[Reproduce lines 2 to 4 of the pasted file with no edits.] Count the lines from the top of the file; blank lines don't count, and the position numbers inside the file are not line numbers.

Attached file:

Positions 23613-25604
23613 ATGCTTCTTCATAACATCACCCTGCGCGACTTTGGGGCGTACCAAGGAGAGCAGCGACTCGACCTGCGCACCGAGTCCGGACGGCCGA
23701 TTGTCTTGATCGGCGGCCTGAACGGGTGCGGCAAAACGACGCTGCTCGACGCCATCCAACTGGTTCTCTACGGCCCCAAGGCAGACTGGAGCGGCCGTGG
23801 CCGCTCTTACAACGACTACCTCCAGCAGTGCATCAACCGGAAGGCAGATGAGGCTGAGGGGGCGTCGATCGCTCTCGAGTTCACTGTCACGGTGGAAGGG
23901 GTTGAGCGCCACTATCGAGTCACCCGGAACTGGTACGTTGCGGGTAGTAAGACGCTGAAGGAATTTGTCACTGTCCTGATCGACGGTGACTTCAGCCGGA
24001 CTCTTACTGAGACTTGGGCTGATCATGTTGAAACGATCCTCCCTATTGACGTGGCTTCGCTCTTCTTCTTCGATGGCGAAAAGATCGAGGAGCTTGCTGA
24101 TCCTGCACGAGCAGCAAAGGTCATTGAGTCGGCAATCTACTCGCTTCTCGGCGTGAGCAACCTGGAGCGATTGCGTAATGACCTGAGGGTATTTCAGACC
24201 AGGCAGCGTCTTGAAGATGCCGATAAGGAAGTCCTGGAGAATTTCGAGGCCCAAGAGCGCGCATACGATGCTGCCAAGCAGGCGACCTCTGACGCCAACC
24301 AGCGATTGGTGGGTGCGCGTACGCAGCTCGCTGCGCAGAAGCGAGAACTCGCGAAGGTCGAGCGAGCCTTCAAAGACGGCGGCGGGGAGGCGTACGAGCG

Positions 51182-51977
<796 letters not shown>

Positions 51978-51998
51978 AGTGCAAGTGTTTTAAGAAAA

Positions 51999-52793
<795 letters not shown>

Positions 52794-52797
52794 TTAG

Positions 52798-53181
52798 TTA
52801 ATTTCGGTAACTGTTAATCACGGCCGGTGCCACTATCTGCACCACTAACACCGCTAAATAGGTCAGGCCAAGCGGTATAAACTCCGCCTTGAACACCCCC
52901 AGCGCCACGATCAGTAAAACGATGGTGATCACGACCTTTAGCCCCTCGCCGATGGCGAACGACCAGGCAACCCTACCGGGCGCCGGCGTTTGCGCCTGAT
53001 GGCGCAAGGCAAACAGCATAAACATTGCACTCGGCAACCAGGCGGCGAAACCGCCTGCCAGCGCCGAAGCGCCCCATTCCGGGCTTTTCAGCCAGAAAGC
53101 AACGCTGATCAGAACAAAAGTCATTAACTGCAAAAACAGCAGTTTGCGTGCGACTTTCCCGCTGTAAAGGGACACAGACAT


23613 ATGCTTCTTCATAACATCACCCTGCGCGACTTTGGGGCGTACCAAGGAGAGCAGCGACTCGACCTGCGCACCGAGTCCGGACGGCCGA
23701 TTGTCTTGATCGGCGGCCTGAACGGGTGCGGCAAAACGACGCTGCTCGACGCCATCCAACTGGTTCTCTACGGCCCCAAGGCAGACTGGAGCGGCCGTGG
23801 CCGCTCTTACAACGACTACCTCCAGCAGTGCATCAACCGGAAGGCAGATGAGGCTGAGGGGGCGTCGATCGCTCTCGAGTTCACTGTCACGGTGGAAGGG